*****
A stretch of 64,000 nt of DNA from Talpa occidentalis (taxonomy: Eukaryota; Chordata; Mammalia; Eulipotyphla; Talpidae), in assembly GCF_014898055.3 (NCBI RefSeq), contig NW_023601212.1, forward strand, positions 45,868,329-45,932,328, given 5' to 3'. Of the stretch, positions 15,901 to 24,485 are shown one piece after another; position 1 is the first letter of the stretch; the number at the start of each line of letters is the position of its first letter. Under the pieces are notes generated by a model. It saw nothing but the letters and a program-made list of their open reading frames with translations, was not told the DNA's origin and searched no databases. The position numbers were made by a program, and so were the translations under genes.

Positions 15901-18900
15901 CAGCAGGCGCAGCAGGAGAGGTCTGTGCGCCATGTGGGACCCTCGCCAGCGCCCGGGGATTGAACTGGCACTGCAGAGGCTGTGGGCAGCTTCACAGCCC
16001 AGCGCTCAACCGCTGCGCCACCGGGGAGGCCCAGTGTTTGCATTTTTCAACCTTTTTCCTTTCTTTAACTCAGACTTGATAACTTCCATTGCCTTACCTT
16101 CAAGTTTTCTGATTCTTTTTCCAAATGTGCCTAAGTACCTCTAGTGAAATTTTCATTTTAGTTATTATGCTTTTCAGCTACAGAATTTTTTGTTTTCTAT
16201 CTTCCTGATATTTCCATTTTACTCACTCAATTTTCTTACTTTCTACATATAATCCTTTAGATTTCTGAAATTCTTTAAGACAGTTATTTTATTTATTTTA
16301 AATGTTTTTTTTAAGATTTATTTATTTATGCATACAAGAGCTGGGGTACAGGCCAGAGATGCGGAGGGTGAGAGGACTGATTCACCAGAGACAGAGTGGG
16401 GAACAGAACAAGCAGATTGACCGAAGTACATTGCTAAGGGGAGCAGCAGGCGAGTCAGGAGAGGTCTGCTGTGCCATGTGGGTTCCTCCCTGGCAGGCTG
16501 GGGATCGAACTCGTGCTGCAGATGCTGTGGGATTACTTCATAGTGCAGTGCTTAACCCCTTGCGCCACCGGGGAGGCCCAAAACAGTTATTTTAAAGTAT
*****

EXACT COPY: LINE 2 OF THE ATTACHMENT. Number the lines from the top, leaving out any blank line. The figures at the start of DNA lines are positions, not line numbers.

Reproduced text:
Positions 15901-18900